Because of all these reasons, they have built an fierce and extremely dedicated following that ‒ while it certainly hasn’t given them headlining crowds like those they saw opening for Tool ‒ has allowed them to live off the music, particularly with all the endorsements that guys like Thordendal and Haake have received during their career. Some members of that fan base include the Guitar Center legions that launched all the djent forms. Others are like the guy I once saw making a very obvious show of perfectly fist-pumping every rhythm of “New Millennium Cyanide Christ” right up front at a show. And many, many others are just adrenaline-fueled metalheads that love the feeling they only get from listening to Meshuggah flatten skulls and move asses. (Include in this group my wife, who played “Neurotica” on the internet juke at our wedding because it’s the only song she definitely wanted to be part of our nuptials.)
Above all else, Meshuggah inspires dedication through their consistent excellence. No one can compete with Thordendal and Hagström’s endless well of golden riffs, Kidman’s infectious and timely roar, or Haake’s practice-it-until-you-go-insane drumming. To many a massive fan (hi), they are nothing short of perfect, a vision of the future that exists permanently just out of reach to the rest of us. Below are 13 good examples of why they are the once, future, and infinite overlords of this vision. [ZACH DUVALL]
I EP[I, 2004]
Looking back on it now, it’s almost tempting to look at the 2004 single-track EP I as a test run for the longer-form Catch Thirtythree which followed in 2005 (and in fact, much of the press at the time made precisely that argument). And while it’s not hard to imagine that Meshuggah might have felt encouraged by the successful experiment of I and curious if and how they could extend some of that experience, I is very much a free-standing testament to an elite band pushing itself to a new level. The song’s scene-setting opening frames Meshuggah’s endgame nearly as well as anything: it’s roughly 90 seconds of frenetically chugging rhythm guitar against a steady fill on the toms. It stretches time just as it punishes it, and every time your mind has a fix on what’s going on, it slips just out of reach.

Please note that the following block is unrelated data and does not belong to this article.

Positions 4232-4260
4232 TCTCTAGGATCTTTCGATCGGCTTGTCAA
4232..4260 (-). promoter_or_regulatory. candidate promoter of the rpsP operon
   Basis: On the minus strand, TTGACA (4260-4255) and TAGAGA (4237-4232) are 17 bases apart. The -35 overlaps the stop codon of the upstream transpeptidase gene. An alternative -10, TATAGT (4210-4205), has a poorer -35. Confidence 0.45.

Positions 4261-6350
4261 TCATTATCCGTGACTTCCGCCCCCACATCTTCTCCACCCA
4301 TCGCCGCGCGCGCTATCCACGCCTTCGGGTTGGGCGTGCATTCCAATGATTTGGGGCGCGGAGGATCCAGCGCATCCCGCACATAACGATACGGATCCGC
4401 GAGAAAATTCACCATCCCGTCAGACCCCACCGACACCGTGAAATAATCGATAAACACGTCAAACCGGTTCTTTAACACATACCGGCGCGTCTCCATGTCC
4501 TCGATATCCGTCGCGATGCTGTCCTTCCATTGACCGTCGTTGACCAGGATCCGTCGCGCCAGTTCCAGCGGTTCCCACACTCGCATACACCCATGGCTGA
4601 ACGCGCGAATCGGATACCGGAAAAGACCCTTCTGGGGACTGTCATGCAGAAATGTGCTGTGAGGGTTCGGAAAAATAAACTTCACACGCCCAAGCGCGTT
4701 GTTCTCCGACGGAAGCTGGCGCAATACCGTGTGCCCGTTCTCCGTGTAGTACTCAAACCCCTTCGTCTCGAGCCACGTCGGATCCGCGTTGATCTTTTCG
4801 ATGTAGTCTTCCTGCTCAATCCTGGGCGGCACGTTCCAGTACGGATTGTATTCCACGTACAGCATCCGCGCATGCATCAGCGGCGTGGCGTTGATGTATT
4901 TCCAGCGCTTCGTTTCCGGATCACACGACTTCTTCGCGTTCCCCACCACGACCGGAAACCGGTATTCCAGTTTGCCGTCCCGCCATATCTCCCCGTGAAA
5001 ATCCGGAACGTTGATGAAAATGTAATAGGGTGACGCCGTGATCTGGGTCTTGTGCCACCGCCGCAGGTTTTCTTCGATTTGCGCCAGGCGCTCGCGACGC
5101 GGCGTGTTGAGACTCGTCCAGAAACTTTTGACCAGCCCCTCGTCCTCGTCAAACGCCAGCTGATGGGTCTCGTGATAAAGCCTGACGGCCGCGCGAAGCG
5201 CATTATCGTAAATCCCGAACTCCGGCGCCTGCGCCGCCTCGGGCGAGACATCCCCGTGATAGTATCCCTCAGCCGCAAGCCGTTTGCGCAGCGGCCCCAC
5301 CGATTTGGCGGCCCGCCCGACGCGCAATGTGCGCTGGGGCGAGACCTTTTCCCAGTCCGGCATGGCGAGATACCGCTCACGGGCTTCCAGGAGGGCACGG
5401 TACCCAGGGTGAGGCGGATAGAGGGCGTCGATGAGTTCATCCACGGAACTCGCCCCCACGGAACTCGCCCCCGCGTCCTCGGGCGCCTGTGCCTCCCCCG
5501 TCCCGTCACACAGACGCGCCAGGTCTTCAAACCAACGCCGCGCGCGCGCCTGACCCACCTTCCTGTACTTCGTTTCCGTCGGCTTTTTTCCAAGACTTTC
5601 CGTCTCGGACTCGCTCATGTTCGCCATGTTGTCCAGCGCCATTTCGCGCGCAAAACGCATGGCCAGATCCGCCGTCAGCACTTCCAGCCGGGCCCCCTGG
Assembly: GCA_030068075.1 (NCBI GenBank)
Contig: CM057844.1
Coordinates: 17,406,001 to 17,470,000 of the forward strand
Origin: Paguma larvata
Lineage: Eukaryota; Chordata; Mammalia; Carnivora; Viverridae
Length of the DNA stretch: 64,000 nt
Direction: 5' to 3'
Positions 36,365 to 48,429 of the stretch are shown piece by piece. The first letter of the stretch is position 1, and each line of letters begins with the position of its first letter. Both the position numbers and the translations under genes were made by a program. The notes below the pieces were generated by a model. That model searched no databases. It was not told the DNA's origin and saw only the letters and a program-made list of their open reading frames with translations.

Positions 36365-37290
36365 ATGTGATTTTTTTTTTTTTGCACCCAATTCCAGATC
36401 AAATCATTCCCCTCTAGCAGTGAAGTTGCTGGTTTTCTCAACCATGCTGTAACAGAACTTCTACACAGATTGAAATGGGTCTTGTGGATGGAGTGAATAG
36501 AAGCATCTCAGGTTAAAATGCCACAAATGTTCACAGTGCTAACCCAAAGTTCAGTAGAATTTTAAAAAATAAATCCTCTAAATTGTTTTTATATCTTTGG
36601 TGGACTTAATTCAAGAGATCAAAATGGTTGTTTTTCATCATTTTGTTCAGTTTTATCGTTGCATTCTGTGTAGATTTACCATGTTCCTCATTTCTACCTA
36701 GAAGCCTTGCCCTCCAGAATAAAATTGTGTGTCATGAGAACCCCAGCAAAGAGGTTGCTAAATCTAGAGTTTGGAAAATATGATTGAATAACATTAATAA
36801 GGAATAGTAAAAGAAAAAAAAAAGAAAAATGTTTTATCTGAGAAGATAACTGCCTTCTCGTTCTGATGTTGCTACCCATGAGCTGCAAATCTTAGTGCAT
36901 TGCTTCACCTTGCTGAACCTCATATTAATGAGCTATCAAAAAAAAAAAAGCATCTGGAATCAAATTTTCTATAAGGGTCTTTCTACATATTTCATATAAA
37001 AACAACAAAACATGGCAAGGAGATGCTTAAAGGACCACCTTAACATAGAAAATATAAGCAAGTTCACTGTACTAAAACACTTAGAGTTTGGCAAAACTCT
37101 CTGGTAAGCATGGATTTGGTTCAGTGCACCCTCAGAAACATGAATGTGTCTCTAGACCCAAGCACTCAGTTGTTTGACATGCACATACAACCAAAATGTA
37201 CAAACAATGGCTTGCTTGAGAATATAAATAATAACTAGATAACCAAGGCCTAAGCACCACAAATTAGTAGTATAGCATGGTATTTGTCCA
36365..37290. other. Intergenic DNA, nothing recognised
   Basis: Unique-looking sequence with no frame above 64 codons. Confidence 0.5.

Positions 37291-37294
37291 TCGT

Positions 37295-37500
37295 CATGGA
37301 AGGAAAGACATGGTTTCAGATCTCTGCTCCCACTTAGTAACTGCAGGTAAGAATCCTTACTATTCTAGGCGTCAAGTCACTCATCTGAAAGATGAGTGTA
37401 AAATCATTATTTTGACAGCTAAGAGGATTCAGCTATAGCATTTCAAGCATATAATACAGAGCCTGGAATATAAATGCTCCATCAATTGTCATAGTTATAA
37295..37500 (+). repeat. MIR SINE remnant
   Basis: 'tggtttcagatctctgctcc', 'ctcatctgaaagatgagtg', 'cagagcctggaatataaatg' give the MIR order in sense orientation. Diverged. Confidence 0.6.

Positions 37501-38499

Even if the attention-span-starved listener takes nothing else away from I, the breakdown that erupts around the 3:30 mark is one of the most fuck-OFFingly heavy, grimiest, meanest, Stank Face-iest moments in Meshuggah’s career. And although standout moments like this are scattered across the full 21 minutes, and it’s pretty easy to mark the breaks between discrete movements (a particularly excellent movement-transition happens at exactly the midpoint when the band straight from an off-kilter stutter rhythm to a neck-wrecking, straight-ahead pummel without skipping a beat) , I truly does work as a whole, particularly when appreciated in its chronological placement in the catalog. That is, I can almost be seen as a hybrid of the incredibly different two albums which preceded it. This piece is nowhere near as caustically overwhelming as something like Chaosphere’s “Elastic,” but it also amps up the live-wire intensity notably from the thick alien trudge of Nothing. If Chaosphere was a faceful of shrapnel and Nothing was a tidal wave of molten rubber, I is a set of sharpened projectiles inside a trapezoidal prism being launched into the sun. The final five minutes of the song, then, function like an extended, anguished dirge as the prism succumbs to the inescapable pull of the gravity well.
I understand why Meshuggah has ardent detractors, but I can’t grant their sentiment even if I understand their logic. Meshuggah exists in a musical space that somehow manages to be both jazz and anti-jazz at the same time, where it sounds like a brain-fried free jazz eruption from some Eastern European pirate radio station circa 1965, but where the band can also sound like a set of robotic arms using pistons to try and play a big band swing chart. Friends, don’t you crave that kind of masterful ambiguity? Meshuggah have meshuggot you covered.[DAN OBSTKRIEG]
FUTURE BREED MACHINE[Destroy, Erase, Improve, 1995]
It’s 1995 and you’ve spun up Destroy, Erase, Improve for the first time, expecting some competent but derivative thrash. Instead, an alarm clock klaxon announces that this is anything but what you expected. The rhythms! They’re all misshapen. The drums enter and exit at unexpected beats. “I cannot wake!” shouts the vocalist, “I’m not asleep!”
It’s 2021 and you’re spinning Destroy, Erase, Improve for the uncounted hundredth time. The grooves and counter-grooves are familiar to you now. People always joke that “you can’t headbang to Meshuggah,” but you can, because while the polyrhythmic complications make the music feel chaotic, it’s not random, it’s structured.
“Future Breed Machine” doesn’t demonstrate the extremely down-tuned, high-gain sound that would later come to be associated with the djent movement. Instead, Thordendal borrows heavily from jazz fusion pioneer Alan Holdsworth for his guitar tone, with a slight dash of Buckethead thrown in to truly express the computerized chaos of the future.